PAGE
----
With the harvest festival of Pongal drawing closer, villages in Tamil Nadu also brace themselves for ‘Jallikattu’ a sport that involves taming cattle and fighting. Things have turned out to be different ever since the Supreme Court’s decision to ban the sport in 2014 which is undoubtedly in favor of several animal rights activists. Despite the one-year hiatus, the state of Tamil Nadu has been persistently trying to lift the ban before Pongal this year. The outcome of this tug-of-war between Tamil Nadu and the Animal Welfare Board of India has been in favor of the former.
The sport has drawn the attention of activists because of the obvious cruelty with which cattle are treated. The same country that lynches people for consumption of beef cannot possibly allow for taming of an otherwise domesticated and revered animal, as a way to prove a man’s chivalry. It only seemed fair to ban a sport as dangerous as Jallikattu since it is a threat to the life of both men and cattle. The ban was initiated by Supreme Court Judges K.S. Radhakrishnan and Pinaki Chandra Misra after intimation given by the Animal Welfare Board of India (AIWB) which will continue to challenge the Supreme Court. The subsequent lift on the ban is likely to affect the faith of the public in the Judiciary as an unbiased and supreme system of ensuring law and order in the country.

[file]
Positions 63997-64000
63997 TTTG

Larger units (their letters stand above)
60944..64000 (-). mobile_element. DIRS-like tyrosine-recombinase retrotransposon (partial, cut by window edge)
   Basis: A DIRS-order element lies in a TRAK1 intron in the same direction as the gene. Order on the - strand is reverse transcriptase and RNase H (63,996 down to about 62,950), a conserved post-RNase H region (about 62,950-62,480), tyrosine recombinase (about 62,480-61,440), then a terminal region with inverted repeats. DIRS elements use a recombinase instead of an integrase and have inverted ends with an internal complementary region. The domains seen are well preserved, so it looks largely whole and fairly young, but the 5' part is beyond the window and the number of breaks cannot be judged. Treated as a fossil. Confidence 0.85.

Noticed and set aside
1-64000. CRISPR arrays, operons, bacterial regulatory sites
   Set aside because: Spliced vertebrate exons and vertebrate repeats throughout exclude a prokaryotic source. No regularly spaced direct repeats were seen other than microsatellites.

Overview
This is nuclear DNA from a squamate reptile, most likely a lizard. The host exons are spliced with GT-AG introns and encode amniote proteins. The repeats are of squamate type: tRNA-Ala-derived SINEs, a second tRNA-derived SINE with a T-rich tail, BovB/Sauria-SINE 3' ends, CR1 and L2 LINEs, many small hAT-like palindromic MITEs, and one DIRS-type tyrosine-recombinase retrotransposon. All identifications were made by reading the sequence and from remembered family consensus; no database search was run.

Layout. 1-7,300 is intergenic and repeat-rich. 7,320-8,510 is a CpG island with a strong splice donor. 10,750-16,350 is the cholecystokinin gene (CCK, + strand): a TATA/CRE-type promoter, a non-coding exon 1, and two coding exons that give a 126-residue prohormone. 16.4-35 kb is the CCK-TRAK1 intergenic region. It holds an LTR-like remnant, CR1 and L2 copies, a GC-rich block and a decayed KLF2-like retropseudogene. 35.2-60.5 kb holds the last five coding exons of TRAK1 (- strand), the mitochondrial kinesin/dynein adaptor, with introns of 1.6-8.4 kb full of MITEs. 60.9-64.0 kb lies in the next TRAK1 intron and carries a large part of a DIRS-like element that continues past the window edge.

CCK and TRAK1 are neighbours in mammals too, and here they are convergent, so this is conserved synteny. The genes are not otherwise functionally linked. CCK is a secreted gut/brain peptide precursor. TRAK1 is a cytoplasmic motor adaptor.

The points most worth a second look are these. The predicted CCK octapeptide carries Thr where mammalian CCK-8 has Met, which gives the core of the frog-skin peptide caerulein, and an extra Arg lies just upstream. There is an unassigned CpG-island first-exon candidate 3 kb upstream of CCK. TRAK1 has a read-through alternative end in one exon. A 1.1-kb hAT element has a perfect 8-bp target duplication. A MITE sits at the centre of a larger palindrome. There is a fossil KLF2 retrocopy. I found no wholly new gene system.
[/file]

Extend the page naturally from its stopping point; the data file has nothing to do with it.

Being a country that attaches great value towards its tradition, India faces a dilemma. The reason why the ban is now being reconsidered is because the sport is an integral part of the culture of Tamil Nadu and the tradition of Jallikattu is as old as 4000 years.
A Political Victory?
With the Assembly elections just a few months away, inadequate action on the part of the incumbent could have weakened their chances of winning and so ruling party in Tamil Nadu, the AIDMK is likely to consider this victory a political rather than a cultural one. It is also said that the lift on the ban is temporary and in the eyes of animal rights activists, it is nothing short of a ‘political stunt’.
Culture and tradition often go hand in hand. But in the light of the sport of Jallikattu, the two seem to be anything but integrated. How is it that our country continues to tolerate an act of barbarity in the name of tradition? Traditions are to be revered and preserved because they exemplify values that civilization stands for. But when the two evidently contradict with each other, morality and law will have to reign. Unfortunately, that does not seem to be the norm.[Image Attribute: santhanamt ]